New resource provides clinicians with firsthand insights on recovery from eating disorders
Advice from more than 100 Australians who have experienced an eating disorder on what aided their recovery has been captured in a new resource for clinicians.
Insights in Recovery: A consumer-informed guide for health practitioners working with people with eating disorders was developed by the Butterfly Foundation with funding from the Mental Health Commission of NSW.
Researchers used online surveys and focus groups to gather feedback from people with lived experience of eating disorders about what helped and hindered their recovery. They then translated these into a guide that aims to help health professionals of all kinds adopt a person-centred, recovery-oriented approach when working with people with anorexia, bulimia or other eating disorders.
“People living with eating disorders have often reported that their illness is received with impatience, lack of understanding and even fear,” said NSW Mental Health Commissioner John Feneley.
“Clinicians too often express a lack of confidence in their own knowledge and training in how to assist people with eating disorders.
“This resource provides clinicians a rich window into what recovery means for people living with eating disorders, and how they can help individuals in that journey.”
Researchers found individuals wanted health professionals to discuss with them what recovery entails; help them to feel safe; use mindful language; discover who they are beyond the eating disorder; and connect them with healthy supports in everyday life.
People also wanted support in making safe choices, talking about their eating disorder, and for clinicians to be open to learning about eating disorders with them.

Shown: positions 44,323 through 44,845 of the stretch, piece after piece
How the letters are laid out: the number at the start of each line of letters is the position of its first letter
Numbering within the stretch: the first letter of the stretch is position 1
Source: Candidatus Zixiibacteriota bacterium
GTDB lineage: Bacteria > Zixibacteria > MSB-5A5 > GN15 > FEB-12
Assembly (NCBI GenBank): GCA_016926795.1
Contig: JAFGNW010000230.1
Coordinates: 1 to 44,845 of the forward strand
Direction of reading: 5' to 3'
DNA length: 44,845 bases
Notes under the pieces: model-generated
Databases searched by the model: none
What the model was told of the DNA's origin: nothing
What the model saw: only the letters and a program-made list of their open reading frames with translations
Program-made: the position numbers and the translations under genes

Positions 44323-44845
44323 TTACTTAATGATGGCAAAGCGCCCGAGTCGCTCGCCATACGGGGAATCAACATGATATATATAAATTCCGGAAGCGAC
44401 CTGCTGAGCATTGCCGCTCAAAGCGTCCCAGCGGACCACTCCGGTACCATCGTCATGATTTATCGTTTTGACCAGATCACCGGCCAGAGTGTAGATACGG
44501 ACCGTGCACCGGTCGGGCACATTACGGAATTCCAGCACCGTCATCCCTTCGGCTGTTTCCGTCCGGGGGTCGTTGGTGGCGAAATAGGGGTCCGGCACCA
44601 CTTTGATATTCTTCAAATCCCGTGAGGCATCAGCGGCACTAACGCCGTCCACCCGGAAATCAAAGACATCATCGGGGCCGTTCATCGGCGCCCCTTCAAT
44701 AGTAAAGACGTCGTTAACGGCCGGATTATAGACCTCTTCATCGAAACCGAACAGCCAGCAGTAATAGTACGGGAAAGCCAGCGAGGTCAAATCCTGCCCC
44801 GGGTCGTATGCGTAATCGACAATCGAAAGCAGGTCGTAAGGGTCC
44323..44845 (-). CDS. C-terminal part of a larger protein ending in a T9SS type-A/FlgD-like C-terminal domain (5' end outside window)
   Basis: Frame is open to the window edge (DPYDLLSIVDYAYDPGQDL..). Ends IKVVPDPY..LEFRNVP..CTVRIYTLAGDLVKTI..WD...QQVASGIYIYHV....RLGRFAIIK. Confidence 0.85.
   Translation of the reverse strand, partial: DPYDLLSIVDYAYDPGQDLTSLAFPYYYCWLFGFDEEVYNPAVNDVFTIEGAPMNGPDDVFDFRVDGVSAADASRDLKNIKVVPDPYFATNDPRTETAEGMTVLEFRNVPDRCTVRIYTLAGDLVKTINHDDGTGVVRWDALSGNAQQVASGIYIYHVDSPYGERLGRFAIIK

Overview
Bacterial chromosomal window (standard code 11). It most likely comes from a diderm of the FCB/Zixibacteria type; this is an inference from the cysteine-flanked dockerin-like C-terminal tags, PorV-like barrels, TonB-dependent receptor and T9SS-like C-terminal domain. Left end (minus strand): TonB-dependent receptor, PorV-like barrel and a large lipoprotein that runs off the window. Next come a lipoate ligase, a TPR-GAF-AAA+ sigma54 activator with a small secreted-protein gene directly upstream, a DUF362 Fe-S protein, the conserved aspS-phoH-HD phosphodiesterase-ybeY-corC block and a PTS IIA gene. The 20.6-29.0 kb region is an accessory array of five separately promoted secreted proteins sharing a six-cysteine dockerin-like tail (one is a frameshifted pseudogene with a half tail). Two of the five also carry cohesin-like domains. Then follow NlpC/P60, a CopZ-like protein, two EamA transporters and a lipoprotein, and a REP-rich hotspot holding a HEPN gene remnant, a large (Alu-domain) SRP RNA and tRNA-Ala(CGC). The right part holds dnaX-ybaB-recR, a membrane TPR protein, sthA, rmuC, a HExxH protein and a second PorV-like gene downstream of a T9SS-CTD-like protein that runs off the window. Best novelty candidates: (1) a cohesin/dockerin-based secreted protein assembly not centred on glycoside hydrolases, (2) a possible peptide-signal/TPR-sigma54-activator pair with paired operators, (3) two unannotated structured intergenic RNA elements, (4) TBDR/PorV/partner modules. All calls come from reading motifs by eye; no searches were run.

CEO of the Butterfly Foundation Christine Morgan said that with almost a million Australians living with an eating disorder and only 27% accessing treatment, health professionals need to do all they can to support recovery.
“People who have walked the path of recovery from an eating disorder have a lot to teach us about how we could help others return to physical and mental health, and we’ve captured that expertise in this resource.”
The Insights in Recovery resource was developed with input from an Expert Advisory Group that included eating disorder clinicians, researchers and people with lived experience. Further detail on how the guide was developed can be found in an accompanying report, Insights in Recovery: An overview of the research project informing the Insights in Recovery Guide for practitioners working with people with eating disorders.
Erin O’Loughlin, Mental Health Commission of NSW
E: email@example.com | P: 02 9859 5237 | M: 0477 763 909
About the Mental Health Commission of New South Wales
The Mental Health Commission of NSW was established under the Mental Health Commission Act 2012 and came into operation on 1 July 2012. The Commission is an independent statutory authority established with the purpose of monitoring, reviewing and improving the mental health system and the mental health and wellbeing of the people of NSW. In all its work the Commission aims to reflect the experience of people who live with mental illness, their families and carers.